Michael Cunningham has some insight on Coach Drew’s offense in his latest blog entry.
There was lots of motion and ball movement, yes, but what stood out was how much of the action had players cutting to the basket. It seemed there always was an option for the next man in the sequence to either accept the ball while moving to his position or reverse field and look for a cut to the basket. Not everything happens on the strong side, either, so ball-watching and inattentiveness by defenders can mean backdoor baskets.
I am really liking some of the things I am hearing about this offense. I have always been a big proponent of offensive systems that utilize ball movement and player movement. This may be the Hawks most organized offense since Terry Stotts was the head coach for a short period of time, getting the most out of a group of replacement level players once the team was blown up during his tenure.
Not much possession time is spent on the one- or even two-man game. Each guy gets a chance to touch the ball at different spots on the floor. Decisions must be made quickly for things to flow correctly.
Some of my notes: “pindown screens with curl to free-throw line. . . dribble hand-offs, sometimes with roll man. . . backdoor cuts. . . high-post pick-and-pop. . . flare screens with roll man. . . ball reversal to quick weakside seal post-ups. . . high-low post-ups. . .”
Coach Drew speaks of having “interchangeable” pieces on this team, and this leads off into the discussion of possibly playing Josh Smith at the small forward position at times.
“He has the ability to erase a lot of defensive mistakes because of his athleticism. I won’t match him up against a lightning-quick guy where he would have to defend multiple screens. But he certainly will be able to play some 3. At the same time, he can be a tough matchup at the 3 as well. You play him at some 3, there is a high probability he is bigger than that three man, stronger than that three man. Certainly the way to take advantage of that matchup is to post him up. We will certainly try to utilize his ability against a smaller guy. It won’t necessarily be about us adjusting to what the other team does. We want to put the opponent in a position where they have to match up with us.”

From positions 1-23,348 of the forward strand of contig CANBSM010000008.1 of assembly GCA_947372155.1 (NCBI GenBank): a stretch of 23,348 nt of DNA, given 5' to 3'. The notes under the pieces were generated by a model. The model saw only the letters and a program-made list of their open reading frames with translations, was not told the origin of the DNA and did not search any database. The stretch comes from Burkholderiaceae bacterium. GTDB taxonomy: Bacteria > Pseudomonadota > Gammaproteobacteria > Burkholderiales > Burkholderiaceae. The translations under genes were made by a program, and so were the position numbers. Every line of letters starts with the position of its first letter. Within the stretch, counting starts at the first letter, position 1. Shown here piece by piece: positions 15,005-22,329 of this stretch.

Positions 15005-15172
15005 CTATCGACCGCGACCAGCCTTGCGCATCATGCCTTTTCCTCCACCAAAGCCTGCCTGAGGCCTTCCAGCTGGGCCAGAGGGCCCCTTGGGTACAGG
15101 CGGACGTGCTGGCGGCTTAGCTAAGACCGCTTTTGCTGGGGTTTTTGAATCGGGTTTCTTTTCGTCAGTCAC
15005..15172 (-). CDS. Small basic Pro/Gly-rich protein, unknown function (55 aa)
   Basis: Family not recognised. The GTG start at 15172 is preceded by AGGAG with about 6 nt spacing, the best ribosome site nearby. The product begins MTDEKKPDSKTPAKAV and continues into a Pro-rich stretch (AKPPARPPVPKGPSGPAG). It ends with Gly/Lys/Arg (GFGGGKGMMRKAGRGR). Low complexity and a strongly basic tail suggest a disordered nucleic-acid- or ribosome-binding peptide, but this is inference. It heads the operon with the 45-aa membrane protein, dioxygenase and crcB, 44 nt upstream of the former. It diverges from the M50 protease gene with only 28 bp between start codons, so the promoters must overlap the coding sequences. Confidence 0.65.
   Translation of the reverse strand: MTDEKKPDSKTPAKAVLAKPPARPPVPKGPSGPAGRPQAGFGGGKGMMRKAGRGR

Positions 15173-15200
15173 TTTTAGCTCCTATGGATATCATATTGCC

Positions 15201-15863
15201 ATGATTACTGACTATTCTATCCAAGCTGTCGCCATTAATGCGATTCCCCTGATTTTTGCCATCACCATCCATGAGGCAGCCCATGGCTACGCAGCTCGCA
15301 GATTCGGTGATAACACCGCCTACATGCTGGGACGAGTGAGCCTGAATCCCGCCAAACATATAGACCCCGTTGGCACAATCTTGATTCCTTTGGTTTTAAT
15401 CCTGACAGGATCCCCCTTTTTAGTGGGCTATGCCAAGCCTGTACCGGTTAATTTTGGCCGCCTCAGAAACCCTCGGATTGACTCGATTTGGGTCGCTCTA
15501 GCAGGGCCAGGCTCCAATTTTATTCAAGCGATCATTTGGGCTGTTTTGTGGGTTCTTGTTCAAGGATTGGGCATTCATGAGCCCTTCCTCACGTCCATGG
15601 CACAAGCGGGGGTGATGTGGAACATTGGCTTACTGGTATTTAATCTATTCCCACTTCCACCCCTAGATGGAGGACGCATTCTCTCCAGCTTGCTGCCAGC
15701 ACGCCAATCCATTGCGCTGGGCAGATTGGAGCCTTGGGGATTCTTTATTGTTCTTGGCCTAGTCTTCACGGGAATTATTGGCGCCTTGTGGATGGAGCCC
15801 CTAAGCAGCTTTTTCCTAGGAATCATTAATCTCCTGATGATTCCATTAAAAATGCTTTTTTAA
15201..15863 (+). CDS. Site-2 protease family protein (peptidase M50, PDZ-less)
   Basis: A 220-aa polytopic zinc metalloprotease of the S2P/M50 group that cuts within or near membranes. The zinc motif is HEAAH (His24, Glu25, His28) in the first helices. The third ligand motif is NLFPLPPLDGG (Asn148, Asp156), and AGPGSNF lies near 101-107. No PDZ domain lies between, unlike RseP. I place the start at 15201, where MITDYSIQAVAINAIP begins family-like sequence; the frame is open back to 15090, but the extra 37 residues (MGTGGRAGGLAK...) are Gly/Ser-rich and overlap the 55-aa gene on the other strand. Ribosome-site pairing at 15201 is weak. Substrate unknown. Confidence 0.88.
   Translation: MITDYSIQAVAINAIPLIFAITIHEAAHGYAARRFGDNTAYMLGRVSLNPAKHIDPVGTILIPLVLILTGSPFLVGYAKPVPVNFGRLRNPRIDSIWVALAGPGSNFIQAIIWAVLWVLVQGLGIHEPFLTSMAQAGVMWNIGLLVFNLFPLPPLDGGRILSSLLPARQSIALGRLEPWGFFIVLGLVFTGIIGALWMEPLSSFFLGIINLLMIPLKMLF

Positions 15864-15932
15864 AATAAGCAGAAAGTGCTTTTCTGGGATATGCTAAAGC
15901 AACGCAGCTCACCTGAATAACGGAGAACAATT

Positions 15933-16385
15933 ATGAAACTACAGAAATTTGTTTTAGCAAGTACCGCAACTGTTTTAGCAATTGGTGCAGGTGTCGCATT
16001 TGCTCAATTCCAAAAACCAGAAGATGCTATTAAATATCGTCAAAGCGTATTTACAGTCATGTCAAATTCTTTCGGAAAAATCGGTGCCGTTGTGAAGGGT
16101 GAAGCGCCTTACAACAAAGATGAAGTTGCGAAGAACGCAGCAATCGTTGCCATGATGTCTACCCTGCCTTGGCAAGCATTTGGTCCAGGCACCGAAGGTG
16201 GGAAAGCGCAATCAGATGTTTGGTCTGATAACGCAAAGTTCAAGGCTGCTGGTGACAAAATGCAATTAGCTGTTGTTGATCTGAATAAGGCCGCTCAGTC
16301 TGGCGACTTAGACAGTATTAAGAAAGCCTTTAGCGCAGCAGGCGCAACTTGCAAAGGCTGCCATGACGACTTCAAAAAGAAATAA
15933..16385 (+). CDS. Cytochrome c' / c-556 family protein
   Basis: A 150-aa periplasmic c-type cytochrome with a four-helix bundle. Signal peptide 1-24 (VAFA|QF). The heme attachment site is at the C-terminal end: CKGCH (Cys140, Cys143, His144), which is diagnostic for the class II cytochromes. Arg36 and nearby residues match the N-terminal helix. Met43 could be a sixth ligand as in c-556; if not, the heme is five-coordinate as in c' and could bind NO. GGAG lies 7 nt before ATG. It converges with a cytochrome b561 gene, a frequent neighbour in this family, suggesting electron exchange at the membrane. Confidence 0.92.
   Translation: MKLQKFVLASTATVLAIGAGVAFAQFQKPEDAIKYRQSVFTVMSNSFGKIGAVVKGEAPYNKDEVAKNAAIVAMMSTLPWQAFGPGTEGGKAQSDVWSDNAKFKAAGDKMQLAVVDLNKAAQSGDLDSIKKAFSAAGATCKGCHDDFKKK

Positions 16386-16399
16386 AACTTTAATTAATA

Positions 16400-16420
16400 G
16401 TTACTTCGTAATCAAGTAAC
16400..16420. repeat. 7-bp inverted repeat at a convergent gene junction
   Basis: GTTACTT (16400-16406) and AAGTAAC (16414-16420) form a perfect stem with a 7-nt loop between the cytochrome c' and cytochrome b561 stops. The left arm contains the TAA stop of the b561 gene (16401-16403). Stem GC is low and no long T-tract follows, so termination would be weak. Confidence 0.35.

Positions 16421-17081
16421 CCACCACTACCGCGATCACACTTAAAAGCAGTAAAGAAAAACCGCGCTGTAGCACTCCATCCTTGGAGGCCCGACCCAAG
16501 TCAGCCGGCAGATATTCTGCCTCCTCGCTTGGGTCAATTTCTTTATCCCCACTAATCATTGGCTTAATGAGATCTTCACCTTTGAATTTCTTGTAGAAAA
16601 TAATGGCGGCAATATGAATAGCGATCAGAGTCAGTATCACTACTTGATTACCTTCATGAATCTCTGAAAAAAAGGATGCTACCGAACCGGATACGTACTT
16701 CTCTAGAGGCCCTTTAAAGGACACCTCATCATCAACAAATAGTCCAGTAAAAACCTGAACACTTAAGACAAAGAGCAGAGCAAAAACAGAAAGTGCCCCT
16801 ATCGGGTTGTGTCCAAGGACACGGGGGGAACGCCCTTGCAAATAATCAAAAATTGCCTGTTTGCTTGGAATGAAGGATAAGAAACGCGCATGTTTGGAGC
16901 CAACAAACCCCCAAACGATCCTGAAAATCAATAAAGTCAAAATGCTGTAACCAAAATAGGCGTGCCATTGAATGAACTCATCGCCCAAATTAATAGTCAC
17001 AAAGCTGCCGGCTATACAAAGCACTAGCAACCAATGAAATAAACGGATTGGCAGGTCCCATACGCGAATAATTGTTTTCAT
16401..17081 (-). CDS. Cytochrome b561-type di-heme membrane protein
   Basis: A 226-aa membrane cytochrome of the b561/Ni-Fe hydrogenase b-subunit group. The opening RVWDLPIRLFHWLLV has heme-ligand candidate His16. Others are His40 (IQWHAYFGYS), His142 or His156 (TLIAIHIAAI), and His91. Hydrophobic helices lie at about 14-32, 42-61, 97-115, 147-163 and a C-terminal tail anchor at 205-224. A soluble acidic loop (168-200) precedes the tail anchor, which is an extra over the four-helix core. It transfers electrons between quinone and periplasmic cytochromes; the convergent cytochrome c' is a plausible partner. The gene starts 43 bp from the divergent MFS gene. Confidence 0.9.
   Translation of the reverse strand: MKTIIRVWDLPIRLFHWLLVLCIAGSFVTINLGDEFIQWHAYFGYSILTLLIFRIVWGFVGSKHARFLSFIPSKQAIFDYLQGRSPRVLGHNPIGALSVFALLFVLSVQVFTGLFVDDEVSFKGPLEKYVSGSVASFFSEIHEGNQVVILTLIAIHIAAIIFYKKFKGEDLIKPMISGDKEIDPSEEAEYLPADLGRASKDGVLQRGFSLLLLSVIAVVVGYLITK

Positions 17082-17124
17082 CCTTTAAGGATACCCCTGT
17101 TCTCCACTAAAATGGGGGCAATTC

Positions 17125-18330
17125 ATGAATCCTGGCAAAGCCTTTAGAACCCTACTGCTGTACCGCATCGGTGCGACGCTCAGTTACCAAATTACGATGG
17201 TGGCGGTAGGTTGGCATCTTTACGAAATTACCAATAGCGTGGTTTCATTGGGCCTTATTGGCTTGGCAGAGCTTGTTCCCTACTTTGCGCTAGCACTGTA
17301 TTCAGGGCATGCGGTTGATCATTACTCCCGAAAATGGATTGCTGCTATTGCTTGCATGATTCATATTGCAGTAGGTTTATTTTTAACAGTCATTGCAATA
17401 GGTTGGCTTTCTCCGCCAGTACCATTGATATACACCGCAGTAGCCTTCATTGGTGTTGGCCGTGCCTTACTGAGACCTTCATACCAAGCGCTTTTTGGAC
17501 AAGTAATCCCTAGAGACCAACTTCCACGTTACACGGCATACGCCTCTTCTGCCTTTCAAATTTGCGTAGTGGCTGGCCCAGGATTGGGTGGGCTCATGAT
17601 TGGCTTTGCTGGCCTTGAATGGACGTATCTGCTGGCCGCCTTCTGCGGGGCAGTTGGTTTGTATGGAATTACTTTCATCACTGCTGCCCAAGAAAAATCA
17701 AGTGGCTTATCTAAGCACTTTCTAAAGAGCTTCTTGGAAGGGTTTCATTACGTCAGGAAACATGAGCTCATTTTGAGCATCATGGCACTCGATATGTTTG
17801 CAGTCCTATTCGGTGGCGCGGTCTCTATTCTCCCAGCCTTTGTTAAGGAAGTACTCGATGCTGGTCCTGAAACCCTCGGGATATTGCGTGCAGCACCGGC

The talk of Josh playing the small forward position may cause a fire storm on some message boards. There are many fans that advocate moving Josh to the small forward position with Al playing power forward, and there are others, like me, who don’t want Josh anywhere near the perimeter. I don’t know exactly what Coach Drew has in mind, but my guess is, he is looking at situational rotations with this talk. The Hawks could very well run a jumbo line up with Josh at the “small forward”, Al at the “power forward”, and Zaza/Jason Collins at “center”. To me, this clearly would not be the starting line up, but it is a line up they will use when the situation dictates it. I have big questions about Josh’s ability to defend on the perimeter and whether this will actually encourage him to shoot more from the perimeter. A good idea would be to have Al utilizing his mid range game in these sets with Josh being used primarily as a cutter to the basket.
I also like the talk of the Coaching staff utilizing the strengths of the team and also expanding the bench. The latter will likely be done because this appears to be an offense that will be very up tempo with a lot of player movement. With that will come fatigue, and with fatigue will come multiple substitutions. We will get to see Coach Drew’s substitution patterns very early.
Also, with the emphasis on ball movement and player movement and less emphasis on one on one situations and the two man game, this is a scheme that may help extend Mike Bibby’s career a couple of years. He won’t have to create for himself or others in this scheme and will likely be utilized primarily as a spot up jump shooter, which he does do well. Also, considering that Joe Johnson was the league’s top scorer in pick and roll situations, I think it is likely that we will be seeing a lot more of them and a lot fewer isolation plays.